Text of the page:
Tuesday, July 05, 2005

Crawford Beyond the Criminal Trial?

My last post before I went on hiatus from the blog concerned the applicability of Crawford at sentencing proceedings. More broadly, I have been asked about the applicability at other proceedings -- probation revocation hearings, deportation hearings, and so forth. My thoughts are in line with the comments I offered at the end of the prior posting.

The confrontation right as such applies only to criminal prosecutions: A testimonial statement may not be offered at trial against an accused if he is not afforded an opportunity to cross-examnie the maker of the statement. But even though the confrontation right as such does not apply beyond the criminal trial, there is a broader principle in our jurisprudence that when a person testifies an adverse party may cross-examine. Suppose that during a deportation hearing the government presented a witness who testified in favor of deportation, and after that witness concluded the ALJ said, "Thank you very much. Excellent testimony, so clearly reliable we don't have to hear from the respondent." The respondent would of course be very upset, and with reason. The Confrontation Clause is not applicable, but denial of the right to cross-examine in these circumstances seems to be a blatant violation of general due process. Now, the big change effected by Crawford is to recognize that some statements not actually made before the tribunal are really testimonial in nature. So the due process argument might make the same move -- saying that some statements not made in front of the tribunal are really testimonial in nature and that allowing them to play a role in the decision would allow a witness to testify without going under oath and being subjected to cross-examination. Even if the particular type of proceeeding does not follow ordinary evidentiary rules, this impairment may be of constitutional concern.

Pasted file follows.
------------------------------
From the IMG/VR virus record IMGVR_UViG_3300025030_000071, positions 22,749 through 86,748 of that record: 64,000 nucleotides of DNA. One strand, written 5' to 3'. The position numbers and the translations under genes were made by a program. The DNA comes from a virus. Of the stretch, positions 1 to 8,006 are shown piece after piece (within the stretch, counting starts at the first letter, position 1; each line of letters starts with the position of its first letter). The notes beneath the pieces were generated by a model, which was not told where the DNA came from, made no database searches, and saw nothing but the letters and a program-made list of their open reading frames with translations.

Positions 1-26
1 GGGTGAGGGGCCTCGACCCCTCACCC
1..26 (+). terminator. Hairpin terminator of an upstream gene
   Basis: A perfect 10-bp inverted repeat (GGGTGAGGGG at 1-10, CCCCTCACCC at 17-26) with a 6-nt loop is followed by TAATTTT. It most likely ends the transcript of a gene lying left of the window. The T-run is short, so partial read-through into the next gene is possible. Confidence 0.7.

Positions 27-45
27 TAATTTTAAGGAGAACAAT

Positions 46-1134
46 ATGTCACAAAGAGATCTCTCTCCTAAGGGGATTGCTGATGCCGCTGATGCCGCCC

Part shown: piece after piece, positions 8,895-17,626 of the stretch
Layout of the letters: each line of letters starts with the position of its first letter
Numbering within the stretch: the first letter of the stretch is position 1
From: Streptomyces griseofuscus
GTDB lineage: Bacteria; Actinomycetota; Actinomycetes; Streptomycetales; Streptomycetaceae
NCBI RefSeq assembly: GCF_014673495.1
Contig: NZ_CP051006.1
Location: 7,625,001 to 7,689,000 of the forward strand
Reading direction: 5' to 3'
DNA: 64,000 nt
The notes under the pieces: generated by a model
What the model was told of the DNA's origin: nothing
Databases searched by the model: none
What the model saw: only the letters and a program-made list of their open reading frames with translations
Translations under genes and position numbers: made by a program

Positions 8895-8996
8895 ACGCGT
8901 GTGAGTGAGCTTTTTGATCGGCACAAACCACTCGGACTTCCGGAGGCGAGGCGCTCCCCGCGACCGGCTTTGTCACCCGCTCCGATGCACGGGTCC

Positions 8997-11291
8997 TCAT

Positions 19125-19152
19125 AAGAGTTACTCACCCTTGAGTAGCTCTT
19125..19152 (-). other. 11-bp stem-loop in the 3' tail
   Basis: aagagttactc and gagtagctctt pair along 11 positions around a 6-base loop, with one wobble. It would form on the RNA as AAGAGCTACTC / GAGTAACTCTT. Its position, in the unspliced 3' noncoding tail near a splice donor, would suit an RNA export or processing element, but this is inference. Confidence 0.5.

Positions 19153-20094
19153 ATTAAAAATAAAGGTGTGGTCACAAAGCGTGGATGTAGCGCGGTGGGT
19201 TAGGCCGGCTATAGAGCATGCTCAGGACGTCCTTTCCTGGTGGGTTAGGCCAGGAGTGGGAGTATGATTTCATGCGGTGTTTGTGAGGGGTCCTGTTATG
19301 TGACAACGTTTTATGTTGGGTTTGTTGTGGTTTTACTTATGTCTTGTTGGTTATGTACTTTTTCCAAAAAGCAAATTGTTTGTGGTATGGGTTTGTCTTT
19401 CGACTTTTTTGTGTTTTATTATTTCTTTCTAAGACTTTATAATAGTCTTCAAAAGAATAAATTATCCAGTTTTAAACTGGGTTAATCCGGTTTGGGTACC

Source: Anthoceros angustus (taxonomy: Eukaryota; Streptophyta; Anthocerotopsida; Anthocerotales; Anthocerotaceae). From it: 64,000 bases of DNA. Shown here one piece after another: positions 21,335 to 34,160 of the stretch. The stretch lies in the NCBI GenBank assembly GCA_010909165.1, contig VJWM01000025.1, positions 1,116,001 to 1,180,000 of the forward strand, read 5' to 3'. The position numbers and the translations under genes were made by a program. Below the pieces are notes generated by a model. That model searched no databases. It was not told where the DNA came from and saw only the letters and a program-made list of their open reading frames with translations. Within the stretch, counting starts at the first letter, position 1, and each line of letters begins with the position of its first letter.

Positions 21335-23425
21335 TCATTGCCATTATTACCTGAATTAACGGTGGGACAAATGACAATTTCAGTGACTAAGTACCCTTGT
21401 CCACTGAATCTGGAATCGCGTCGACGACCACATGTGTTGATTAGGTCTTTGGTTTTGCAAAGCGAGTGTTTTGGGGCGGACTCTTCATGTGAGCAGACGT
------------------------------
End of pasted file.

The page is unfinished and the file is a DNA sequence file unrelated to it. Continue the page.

But then what are the limits? Certainly it is a fundamental part of our civil adjudicative system, as well as of the criminal system, that parties have a right to cross-examine witneesses. Does this mean that Crawford should effectively be transplanted in the civil system as a matter of due process? That doesn't seem particularly plausible to me. And yet there may be situations in which we would say that failure to allow cross amounts to a constitutional violation. I have long had a good title for an article waiting to be written: Civil Confrontation. The reason why the article remains to be written, apart from press of time, is that I am not sure just what the contents would be. Any takers?

2 comments:

Anonymous said...

Does Crawford apply to VOP'S?

Waring Fincke said...

Has the Crawford analysis model been applied to other constitutional law issues.

There is a circuit split on how the Second Amendment should be interpreted. The 5th has adopted the solitary view that the Amendment protects an individual's right to bear arms using an historical/text based analysis similar to the one used in Crawford. Have any Courts used the Crawford analyitical method to interpret other parts of the Bill of Rights differently from past cases?

Waring Fincke